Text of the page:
There are over 100,000 different fonts available. A good portion of those are freely available. The rest are ones you have to pay for. We won't even talk about the latter ones. Many of them are quite expensive. There are more than enough free fonts available to keep your mouth watering for years -- and to meet virtually any layout designs you could ever come up with.
Thanks to the internet, most of those free fonts can be found online. Above is a graphic with the logos from 20 different sites that offer free fonts. Yes, they are yours for the taking. All you have to do is download them. Well, that's not ALL you have to do -- you do have to install them on your PCLinuxOS installation -- but we'll talk more about that in a minute. But you will have to download them, still.
Below are the links to the 20 sites in the image above. Those sites with an asterisk next to them are actually font foundries (they make and sell fonts), but they also offer up some high quality free fonts.
Open Font Library
Free Fonts Download
Abduzeedo Design Inspirations Friday Fresh Free Fonts*
Simply The Best Fonts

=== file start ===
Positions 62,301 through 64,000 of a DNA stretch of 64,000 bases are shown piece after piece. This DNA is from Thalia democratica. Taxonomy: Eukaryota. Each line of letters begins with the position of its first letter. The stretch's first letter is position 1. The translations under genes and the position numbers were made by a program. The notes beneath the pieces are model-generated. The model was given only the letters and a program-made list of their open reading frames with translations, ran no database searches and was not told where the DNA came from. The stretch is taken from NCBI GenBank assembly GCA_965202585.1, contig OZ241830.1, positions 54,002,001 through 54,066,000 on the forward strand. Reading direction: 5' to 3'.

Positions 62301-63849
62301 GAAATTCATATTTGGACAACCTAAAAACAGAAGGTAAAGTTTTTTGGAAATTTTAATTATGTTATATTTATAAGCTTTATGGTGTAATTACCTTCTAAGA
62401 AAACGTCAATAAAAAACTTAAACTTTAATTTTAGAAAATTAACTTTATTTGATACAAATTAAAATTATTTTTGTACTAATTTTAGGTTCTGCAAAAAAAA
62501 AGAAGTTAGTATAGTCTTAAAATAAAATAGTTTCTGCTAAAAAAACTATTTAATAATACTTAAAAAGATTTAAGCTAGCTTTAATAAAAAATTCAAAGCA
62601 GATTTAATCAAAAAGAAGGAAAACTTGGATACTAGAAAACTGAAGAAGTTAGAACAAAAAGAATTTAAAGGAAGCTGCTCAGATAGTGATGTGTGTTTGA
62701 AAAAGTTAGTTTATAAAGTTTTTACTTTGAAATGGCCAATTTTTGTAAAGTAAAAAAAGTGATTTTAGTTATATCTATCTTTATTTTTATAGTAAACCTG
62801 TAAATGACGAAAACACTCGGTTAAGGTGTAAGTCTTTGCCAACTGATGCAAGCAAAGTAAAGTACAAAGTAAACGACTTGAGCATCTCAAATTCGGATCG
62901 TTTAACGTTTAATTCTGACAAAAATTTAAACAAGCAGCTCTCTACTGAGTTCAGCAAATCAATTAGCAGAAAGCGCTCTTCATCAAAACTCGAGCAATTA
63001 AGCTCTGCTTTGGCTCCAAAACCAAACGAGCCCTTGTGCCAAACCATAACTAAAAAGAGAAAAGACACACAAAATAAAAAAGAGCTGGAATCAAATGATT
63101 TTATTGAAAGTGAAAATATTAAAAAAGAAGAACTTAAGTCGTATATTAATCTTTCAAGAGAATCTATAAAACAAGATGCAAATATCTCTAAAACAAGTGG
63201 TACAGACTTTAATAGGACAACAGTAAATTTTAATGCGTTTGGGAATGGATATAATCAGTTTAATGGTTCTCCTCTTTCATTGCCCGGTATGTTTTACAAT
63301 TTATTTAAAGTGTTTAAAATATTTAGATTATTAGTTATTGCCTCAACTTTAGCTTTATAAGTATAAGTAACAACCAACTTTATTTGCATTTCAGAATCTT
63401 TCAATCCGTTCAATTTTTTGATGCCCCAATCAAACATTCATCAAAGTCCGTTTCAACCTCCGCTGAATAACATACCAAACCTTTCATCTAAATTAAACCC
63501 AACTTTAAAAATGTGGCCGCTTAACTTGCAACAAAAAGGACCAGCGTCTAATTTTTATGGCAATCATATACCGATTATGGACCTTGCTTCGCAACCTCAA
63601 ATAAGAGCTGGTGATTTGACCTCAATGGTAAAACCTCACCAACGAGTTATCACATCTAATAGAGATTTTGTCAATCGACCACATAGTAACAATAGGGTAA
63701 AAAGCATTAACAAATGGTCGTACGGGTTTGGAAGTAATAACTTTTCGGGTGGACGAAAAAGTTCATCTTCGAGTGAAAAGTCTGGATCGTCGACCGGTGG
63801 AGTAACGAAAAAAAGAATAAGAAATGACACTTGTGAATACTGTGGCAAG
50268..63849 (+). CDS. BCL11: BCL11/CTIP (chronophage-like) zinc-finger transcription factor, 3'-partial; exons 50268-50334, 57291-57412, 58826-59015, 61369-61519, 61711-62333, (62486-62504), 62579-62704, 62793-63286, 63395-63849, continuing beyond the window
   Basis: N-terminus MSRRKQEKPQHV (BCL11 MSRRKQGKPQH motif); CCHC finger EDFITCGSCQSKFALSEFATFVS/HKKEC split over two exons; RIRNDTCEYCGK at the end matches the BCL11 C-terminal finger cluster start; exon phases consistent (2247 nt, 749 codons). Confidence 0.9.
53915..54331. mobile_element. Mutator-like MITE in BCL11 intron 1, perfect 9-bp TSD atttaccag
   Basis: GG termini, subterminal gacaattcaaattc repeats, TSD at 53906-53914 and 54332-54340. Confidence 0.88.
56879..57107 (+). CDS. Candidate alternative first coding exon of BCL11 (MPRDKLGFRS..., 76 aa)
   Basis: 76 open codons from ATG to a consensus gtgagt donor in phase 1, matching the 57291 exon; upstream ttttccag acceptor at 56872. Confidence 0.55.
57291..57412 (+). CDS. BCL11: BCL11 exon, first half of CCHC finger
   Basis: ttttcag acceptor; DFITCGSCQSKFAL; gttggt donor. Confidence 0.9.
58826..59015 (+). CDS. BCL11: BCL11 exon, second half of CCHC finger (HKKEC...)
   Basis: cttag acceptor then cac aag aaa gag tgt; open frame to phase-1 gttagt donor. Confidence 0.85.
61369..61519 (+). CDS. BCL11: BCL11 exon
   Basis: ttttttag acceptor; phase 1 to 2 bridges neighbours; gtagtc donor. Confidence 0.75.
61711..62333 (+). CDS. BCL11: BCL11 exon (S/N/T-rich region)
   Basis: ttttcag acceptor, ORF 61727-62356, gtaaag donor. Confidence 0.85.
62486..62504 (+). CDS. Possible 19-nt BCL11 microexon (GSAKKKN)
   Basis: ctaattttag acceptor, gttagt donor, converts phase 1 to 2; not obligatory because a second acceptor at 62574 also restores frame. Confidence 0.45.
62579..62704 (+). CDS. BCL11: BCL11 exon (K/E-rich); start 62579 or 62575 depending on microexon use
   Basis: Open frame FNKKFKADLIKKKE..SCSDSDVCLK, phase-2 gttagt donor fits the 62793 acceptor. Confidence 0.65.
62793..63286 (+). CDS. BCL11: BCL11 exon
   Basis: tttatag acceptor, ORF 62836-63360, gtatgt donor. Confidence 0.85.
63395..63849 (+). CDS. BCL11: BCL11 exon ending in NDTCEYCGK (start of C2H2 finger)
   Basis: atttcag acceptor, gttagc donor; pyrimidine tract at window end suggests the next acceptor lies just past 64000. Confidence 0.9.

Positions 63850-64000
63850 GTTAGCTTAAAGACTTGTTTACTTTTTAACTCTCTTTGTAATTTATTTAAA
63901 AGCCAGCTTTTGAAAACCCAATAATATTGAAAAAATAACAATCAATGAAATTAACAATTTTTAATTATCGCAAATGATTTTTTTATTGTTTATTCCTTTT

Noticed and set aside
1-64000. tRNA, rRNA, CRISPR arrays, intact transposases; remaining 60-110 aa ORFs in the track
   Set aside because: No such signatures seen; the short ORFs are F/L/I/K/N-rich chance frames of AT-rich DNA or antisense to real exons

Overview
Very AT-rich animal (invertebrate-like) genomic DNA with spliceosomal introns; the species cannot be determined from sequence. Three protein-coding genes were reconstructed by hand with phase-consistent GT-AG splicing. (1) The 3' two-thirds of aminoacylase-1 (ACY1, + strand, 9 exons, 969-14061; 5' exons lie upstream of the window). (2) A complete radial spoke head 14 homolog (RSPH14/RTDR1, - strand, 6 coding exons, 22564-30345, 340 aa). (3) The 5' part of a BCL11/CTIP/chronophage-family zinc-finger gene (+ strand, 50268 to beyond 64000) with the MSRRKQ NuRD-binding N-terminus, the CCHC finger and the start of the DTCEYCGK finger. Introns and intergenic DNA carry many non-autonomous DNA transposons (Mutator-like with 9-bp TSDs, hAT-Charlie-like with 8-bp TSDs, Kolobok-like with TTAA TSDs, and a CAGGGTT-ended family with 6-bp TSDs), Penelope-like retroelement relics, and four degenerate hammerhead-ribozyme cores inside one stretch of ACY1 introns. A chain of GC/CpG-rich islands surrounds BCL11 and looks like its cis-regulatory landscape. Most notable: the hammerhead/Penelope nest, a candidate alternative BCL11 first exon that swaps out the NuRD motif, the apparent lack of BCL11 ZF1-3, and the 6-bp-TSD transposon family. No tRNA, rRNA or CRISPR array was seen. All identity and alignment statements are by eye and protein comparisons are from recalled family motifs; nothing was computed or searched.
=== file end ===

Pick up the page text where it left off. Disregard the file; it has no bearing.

1001 Free Fonts
This list is far from complete. There are literally thousands of sites out there offering up free fonts for your use. These 20 sites should give you plenty of places to start looking to fulfill your font needs. Some fonts have restrictions on them, offering them up only for your own personal, non-commercial use. Use of these fonts commercially requires them to be purchased. Other fonts are completely free for your use, however you choose to use them.
While the chances of you being hunted down for use of the fonts for other than the use they are "licensed" range from slim to remote to none (after all, no one can possibly review or scrutinize every item that is published), it might be best to play it safe and find an alternative font that can be used in the manner in which you want. Otherwise, you may find yourself in some legal entanglements that you might wish to avoid, as well as some expenses you didn't anticipate.